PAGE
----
By Jared Newman | Thursday, September 24, 2009 at 1:46 pm
Nintendo finally responded to the pressure from Sony and Microsoft, cutting the Wii’s price to $200, effective this Sunday. There were plenty of warning signs — store circulars, retailer’s internal e-mails, and plain old common sense — but now it’s official.
I’ve said my piece about the Wii’s holiday prospects, but I had to chuckle today at the indirect responses from Sony and Microsoft, who individually offered the same message. To paraphrase: “Hey, we’re making motion controllers too, you know!”
Exhibit A is Microsoft’s brag-laden press release about Project Natal, an upcoming 3D motion-sensing camera peripheral for the Xbox 360. Microsoft name-dropped a dozen publishers who are “actively working on games” for the motion controller, and spoke of a “high-powered panel” at Tokyo Game Show, in which a few top game designers will talk about how they love the new technology.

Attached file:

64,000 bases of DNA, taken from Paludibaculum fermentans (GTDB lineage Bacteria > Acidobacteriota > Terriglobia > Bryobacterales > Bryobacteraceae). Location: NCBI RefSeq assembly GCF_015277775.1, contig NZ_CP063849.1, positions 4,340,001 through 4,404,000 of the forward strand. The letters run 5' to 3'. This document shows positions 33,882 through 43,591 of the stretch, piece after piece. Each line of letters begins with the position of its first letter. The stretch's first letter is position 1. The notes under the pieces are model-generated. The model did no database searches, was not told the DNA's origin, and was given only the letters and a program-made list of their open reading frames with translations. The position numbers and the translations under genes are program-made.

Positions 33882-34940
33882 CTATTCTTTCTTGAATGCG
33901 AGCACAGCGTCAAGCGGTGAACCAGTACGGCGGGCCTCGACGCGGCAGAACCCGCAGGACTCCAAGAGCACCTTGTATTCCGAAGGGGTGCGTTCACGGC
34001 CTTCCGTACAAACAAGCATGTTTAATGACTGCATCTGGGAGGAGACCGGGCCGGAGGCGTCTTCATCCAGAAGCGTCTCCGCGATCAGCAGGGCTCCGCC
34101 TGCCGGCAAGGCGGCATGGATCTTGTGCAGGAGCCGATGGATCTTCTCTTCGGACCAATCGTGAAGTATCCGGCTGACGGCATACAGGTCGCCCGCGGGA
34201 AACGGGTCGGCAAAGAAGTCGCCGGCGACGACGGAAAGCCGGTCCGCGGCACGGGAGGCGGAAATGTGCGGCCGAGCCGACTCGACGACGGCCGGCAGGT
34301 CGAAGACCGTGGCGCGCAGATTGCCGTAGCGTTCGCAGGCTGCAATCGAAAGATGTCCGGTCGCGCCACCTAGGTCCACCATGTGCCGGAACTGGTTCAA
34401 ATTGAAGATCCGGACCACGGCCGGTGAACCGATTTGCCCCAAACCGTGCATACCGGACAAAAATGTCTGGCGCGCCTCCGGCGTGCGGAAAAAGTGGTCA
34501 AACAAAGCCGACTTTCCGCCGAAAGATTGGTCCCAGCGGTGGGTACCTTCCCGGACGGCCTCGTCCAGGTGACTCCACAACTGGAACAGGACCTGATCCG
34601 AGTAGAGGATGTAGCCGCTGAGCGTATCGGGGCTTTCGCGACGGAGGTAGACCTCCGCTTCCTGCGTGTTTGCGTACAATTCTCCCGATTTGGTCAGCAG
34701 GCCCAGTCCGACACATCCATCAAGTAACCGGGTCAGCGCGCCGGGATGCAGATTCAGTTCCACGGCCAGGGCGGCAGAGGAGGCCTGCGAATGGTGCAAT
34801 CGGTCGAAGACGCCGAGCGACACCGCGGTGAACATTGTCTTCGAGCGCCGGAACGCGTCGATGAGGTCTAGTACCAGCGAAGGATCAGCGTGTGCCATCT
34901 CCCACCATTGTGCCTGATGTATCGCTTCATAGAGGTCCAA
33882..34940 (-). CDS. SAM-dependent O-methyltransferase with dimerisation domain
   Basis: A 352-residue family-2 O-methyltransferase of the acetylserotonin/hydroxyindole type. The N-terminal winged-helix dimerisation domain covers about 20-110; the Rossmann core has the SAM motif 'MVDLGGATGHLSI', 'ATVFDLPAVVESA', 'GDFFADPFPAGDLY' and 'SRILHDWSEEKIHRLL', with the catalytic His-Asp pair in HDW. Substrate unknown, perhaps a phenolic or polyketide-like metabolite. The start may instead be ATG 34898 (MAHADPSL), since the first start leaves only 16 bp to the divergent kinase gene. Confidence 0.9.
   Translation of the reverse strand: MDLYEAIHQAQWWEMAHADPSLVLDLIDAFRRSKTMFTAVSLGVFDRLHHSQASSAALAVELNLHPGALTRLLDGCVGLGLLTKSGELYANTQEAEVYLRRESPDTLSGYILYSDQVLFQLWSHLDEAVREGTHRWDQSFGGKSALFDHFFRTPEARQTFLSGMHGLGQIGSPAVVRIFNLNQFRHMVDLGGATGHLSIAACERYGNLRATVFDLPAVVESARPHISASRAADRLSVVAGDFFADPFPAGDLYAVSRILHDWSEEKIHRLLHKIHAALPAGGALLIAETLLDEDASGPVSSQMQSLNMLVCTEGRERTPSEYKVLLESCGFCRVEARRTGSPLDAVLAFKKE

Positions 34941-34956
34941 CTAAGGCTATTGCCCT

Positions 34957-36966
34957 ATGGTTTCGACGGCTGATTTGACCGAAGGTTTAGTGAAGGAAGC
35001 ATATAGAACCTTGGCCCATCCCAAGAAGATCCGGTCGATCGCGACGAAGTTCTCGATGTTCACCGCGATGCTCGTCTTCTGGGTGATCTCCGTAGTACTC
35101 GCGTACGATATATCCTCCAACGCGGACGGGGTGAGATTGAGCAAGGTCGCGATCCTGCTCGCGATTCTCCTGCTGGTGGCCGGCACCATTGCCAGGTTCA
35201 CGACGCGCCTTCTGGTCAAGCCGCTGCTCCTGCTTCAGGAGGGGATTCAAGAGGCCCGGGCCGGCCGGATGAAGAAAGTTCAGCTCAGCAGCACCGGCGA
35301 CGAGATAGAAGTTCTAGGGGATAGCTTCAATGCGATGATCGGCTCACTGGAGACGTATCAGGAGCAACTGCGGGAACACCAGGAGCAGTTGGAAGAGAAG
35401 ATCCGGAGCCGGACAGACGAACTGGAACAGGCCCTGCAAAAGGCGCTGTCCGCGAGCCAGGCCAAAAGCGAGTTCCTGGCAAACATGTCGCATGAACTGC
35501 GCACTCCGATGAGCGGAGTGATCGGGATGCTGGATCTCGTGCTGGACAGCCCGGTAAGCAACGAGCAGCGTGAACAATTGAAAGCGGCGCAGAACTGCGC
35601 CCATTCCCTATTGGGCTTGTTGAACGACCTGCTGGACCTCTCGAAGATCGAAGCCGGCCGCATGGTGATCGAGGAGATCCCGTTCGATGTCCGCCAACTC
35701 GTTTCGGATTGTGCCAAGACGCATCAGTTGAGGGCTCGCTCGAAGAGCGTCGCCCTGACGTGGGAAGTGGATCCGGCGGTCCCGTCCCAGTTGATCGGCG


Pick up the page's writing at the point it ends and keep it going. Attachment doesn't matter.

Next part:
The message is that Microsoft loves third-party development, and wants to get publishers on board early on. That’s a not-so-subtle dig at Nintendo, which has a reputation for putting its in-house work on a pedestal. I’m still waiting to see whether the accuracy-boosting Wii Motion Plus will be adopted by more than a half dozen brave publishers.
Not to be outdone, Sony revealed some concrete information on its remote-like motion controller. Resident Evil 5, which was released earlier this year, will get a “Directors Cut” with motion controls, and 13 other titles are in development now. Some are existing games, like Flower and EyePet, while others are mysterious working titles, such as “Champions of Time” and “Eccentric Slider.”
I’d say Sony has been far more open about its technology than Microsoft, which makes sense because the Playstation 3 motion controller isn’t that revolutionary. It’s merely a ticket for the motion control bandwagon, and Sony’s trying to get on board by next spring.
Will the Playstation 3 or the Xbox 360 beat Nintendo at its own game? We’ve barely seen either in action, so it’s hard to tell on quality alone. But the Wii’s price cut, combined with undying interest in franchises such as Mario, will ensure Nintendo’s success for a long time.